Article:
80% Arms Lower Easy Gen 3 Jig Assembly – Step by Step Guide
There are many reasons why someone would want to build their own AR-15. But if you’re reading this, you already have a good reason. This article is meant to be a step-by-step guide in the assembly of the Easy Jig Gen 3 Multi-Platform – AR-15, AR-9 and .308 80% Lower Jig. This guide will walk you through assembling the jig and the guiding plate for the router. This guide will be heavy in pics. You can click on any pic to enlarge it. If you are looking for the actual milling of the 80% arms lower, that will be coming out in part 2.
Before I start, I’m a noob. I made a noob mistake. It didn’t harm anything on the jig, it just cost me a little bit of time. I followed the video by 80% Arms that can be found at the bottom of this article. You’ll see what I mean when we get there. Hopefully, this step-by-step guide will help anyone else who is also looking at the video. But if I can do this, anyone can!
I received three boxes, the 80% lower, the jig assembly and the router. All the boxes came well packed.
You are going to use these screws for most of the jig plate assembly. This makes it easy to separate which screws are going to be used for what.
Take the two side walls and make sure the big holes on the plates are facing you. Place the top plate on the top and align the screw holes.
Next, attach the front takedown pin block. You will notice two holes where this fits in at the bottom. It was easier for me to look at it right side up and align the screw holes to make sure the pins were in the holes. Then use two of the same type of screws shown above to securely attach it to the jig plate.
80% Arms Fool-Proof – Noob Proof!
On the other side of the jig plate, you are going to “loosely” attach the buffer screw support. Warning, noob alert! This is where I “screwed” up.
The buffer screw support slips in under the jig plate and attaches to the inside holes. Because the video said to “loosely” attach the support, I didn’t tighten down the screws. My mistakes was using the wrong screws. The screws in the pics are actually used on the router plate (more down below). I was following along with the video and the video showed silver screws. The mistake cost me time as I continued on to the next two steps and realized I couldn’t tighten the silver screws on the support when it was time to. These are the screws that I should have used!
Yes, after my mistake, I started reading the directions. Well, sort of.
Next it was time to attach the lower. I can tell you that as I connected the lower to the front takedown pin block and the buffer screw support, that it was a little exciting realizing how this was all shaping up.
The pin easily slide in with a little wiggling. Notice that there is a little lip on the buffer screw support where the lower sits on. After the lower is flush with the support, you can tighten down the buffer screw support.
When the lower is secure (the correct screws are tightened) ;-), screw in the buffer screw. After you hand tighten it, you can use the provided allen wrench to tighten it up.
There is one more piece to attach on the jig plate before moving to the router plate. Attach the drill block to the top of the jig plate. This will be used to make your pilot hole when you start milling your lower. You will use the same screws that you used to secure the jig plate to the blocks. At this point, it’s time to move to the 80% arms router plate.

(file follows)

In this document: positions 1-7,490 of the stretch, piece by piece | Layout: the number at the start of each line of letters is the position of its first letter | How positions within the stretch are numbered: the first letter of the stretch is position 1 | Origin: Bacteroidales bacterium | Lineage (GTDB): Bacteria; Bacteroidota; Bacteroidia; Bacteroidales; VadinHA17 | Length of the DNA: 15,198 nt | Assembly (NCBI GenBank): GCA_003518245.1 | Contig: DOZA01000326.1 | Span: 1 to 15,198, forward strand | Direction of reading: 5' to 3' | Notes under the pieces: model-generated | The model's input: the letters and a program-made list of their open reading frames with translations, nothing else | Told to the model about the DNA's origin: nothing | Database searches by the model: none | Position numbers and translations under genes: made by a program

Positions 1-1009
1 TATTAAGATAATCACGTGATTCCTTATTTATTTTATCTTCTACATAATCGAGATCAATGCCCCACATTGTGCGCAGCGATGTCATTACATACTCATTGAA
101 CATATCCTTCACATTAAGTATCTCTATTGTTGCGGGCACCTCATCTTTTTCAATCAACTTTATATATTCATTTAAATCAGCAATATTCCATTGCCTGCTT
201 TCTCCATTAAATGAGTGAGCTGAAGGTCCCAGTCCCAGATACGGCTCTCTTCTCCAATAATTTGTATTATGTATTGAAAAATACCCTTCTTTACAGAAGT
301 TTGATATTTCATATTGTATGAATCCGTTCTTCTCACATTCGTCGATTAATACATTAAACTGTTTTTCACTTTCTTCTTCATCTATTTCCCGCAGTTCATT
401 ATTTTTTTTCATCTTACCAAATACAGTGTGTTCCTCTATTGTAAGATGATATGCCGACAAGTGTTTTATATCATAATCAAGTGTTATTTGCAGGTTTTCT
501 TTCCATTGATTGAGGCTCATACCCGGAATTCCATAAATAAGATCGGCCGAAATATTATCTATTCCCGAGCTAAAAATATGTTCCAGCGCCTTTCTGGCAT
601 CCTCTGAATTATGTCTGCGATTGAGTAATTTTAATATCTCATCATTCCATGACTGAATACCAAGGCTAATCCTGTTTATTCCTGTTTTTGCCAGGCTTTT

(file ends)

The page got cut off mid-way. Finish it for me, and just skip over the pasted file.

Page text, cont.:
One Plate Down – One to Go!
Next up, I moved to the router to prepare it for the milling process. I started by removing the router plate that came with the router. I then removed the side thumb screw and attached the side block adapter. Notice that the side with the screw hole is facing up and the opening in the block is facing in towards the router.
Next grab the router adapter plate and three screws and loosely attach the adapter plate to the router base. The screws and plate that you will use might vary according to the router you choose to use.
After attaching the router plate, you will remove the router base to install the speedmill. This sucker is sharp, so it is a good idea to keep the plastic tip covering on. After removing the bolt that came with the router, I screwed on the speedmill and tightened it down with a wrench.
After reattaching the base, tighten down the screws on the router base plate. You might need to wiggle the plate a little to get it to fit over the base of the speedmill.
Next up, set the small guide pins in the holes provided at the top of the router plate. Use the screws and allen wrench, yes those that I used incorrectly above. You will trade out the small guide pins for the medium and then larger pins during the milling process.
At this point, you are ready to start milling.
80% … 100% Ready to Mill
Other than using the wrong screws when I attached the buffer screw support, the process of assembling the Easy Gen 3 Jig and Router plate was easy. 80% Arms has put together a pretty fool-proof (ok, ok I had that small set back) starter-kit for anyone who wants to celebrate their 2nd Amendment right and build their own AR-15 from the ground-up. They also have 80% lowers and jigs for AR-10’s and .308’s, AR-9’s. However, you could just purchase the Easy Jig Gen 3 Multi-Platform if you see yourself building multiple firearms. And if you are looking for a pistol, they have 80% Glocks and Glock jigs too! For more information, checkout their website – 80 Percent Arms.